Harlem Parlour Music Club
Harlem Parlour Records

There’s something to be said for roots music being made for all the right reasons. The Harlem Parlour Music Club sings it like they love it from the assembled multitude’s hearts and souls, without a scintilla of the studied or the snobbish about it. The liner copy lists no less than 15 pickers and singers of various stripes as HPMC members, and collectively they describe themselves in a press release as an “Appalachian big band!” So there is little here of a spare or stark nature, but it is also, for the multiplicity of participants, without clutter, the instruments clearly defined sonically, but on a pure, gut level, together, and sounding very right and real.

The Harlem Parlour Music Club, ‘Runaway Train,’ lead vocal by Allison Cornell

It’s more important that the singers sound real, though, and this they most certainly do, beginning with Darden Smith’s husky, expressive tenor giving the spiritual lift to his own backwoods-style testimony, “Dyin’ To Be Born Again.” Over a loping, ominous arrangement spiced by accordion, banjo and thumping percussion, Mary Lee Kortes takes the fork in the road Smith disdained on the previous song, questioning the power of faith in a mean world in “Greater Good.” The lope of “Greater Good” turns into an outright gallop on “Runaway Train,” an energetic, bluesy workout that sounds far happier in its musical thrust (David Mansfield stands out with a terrific, fleeting dobor solo about midway through) and ebullient group harmonies than its lyrics suggest. Ms. Kortes, a most impressive songwriter, returns late on the disc with an emotional, six-minutes-plus story song, “Trucks of Pennsylvania,” an incisively observed account of a woman’s troubled Christmas Day trip back to a lover she knows only from a brief meeting and an address scribbled on a matchbook. The music strides purposely forward, grim and foreboding, with a bit of gypsy flavor in the choruses, as the story unfolds—it involves an attempted robbery, gunplay, murder and a sudden detour—both physical and metaphysical—to another life. This tale will definitely hold your attention, as will the HPMC’s rich treatment of Sly Stone’s “Thank You (Falettinme Be Mice Elf Again),” with its funky female chorus chanting over a jittery, banjo-driven arrangement that seethes as insistently as the music surges and the mixture boils steadily over a medium musical flame. It’s one of many good ideas on Salt of the Earth, which on the whole sounds like the beginning of something good.—David McGee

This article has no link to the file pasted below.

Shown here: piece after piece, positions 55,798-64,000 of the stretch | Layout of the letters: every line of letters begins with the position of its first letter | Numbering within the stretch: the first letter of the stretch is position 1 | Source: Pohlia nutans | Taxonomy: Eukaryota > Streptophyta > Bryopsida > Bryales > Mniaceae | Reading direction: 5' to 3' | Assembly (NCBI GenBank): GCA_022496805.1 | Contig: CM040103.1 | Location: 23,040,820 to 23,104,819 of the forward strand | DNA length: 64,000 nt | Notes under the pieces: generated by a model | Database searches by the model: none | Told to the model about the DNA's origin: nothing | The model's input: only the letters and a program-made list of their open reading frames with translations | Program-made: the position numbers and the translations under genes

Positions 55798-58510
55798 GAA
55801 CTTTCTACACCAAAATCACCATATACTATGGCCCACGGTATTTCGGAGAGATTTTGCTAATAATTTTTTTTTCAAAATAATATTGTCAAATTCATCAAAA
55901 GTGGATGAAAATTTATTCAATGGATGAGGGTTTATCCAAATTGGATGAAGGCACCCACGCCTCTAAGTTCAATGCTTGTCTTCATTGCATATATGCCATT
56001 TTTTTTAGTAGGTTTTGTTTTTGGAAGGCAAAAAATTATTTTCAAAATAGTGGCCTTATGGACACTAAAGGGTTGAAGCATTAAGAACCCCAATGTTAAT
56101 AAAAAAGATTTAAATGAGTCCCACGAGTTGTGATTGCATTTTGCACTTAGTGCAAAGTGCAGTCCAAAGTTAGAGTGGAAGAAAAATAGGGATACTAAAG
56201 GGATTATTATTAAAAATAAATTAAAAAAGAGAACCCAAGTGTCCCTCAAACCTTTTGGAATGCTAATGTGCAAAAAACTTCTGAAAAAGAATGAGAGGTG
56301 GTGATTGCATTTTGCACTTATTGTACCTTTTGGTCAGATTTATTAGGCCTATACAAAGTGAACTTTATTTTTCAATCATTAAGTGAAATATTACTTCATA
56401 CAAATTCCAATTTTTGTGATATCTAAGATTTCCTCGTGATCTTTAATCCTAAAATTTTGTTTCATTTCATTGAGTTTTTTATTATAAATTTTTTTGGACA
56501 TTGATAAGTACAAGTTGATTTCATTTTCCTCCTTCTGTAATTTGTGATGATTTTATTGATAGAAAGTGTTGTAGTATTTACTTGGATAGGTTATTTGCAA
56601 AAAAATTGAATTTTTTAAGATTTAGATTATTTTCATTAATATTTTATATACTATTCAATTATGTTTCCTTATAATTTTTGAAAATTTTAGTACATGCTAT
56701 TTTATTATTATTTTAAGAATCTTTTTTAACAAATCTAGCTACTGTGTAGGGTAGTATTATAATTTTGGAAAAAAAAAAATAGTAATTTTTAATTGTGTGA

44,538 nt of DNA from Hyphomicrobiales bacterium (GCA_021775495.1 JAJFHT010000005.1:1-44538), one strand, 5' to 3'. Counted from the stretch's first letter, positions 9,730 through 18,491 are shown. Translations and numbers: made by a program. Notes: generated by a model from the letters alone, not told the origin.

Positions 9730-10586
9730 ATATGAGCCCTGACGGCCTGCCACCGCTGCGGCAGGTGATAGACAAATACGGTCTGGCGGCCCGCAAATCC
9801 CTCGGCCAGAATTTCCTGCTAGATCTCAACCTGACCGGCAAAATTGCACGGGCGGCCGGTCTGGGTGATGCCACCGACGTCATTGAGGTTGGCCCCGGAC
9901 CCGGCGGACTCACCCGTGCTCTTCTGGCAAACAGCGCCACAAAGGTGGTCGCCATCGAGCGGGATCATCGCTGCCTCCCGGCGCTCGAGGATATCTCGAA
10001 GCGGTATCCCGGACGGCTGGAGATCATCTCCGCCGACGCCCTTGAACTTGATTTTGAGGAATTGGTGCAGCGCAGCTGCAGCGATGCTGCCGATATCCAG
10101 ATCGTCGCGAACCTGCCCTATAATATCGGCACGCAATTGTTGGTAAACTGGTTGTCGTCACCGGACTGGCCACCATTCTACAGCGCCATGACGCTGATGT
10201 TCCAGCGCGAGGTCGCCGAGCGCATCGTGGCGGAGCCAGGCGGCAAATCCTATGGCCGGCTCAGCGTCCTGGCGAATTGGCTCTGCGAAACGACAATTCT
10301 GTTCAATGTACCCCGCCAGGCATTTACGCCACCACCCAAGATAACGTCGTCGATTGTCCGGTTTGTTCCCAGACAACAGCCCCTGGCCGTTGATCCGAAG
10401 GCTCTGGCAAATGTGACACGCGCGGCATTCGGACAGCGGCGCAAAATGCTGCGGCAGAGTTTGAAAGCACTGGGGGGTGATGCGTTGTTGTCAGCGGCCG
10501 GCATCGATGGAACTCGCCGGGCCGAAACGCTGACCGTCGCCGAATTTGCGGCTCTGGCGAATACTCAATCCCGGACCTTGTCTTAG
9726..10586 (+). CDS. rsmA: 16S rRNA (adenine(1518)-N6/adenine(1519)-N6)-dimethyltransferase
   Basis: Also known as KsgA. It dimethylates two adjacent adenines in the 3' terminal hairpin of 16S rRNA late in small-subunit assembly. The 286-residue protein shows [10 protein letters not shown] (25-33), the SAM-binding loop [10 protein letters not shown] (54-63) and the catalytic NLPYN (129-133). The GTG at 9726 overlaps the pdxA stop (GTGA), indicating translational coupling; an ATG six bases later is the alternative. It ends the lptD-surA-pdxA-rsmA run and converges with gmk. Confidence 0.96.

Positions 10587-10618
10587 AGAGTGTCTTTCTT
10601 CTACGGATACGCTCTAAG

Salt of the Earth is available at

Founder/Publisher/Editor: David McGee
Contributing Editors: Billy Altman, Laura Fissinger, Christopher Hill, Derk Richardson
Logo Design: John Mendelsohn (
Website Design: Kieran McGee (
Staff Photographers: Audrey Harrod (Louisville, KY;, Alicia Zappier (New York)
Mailing Address: David McGee, 201 W. 85 St.—5B, New York, NY 10024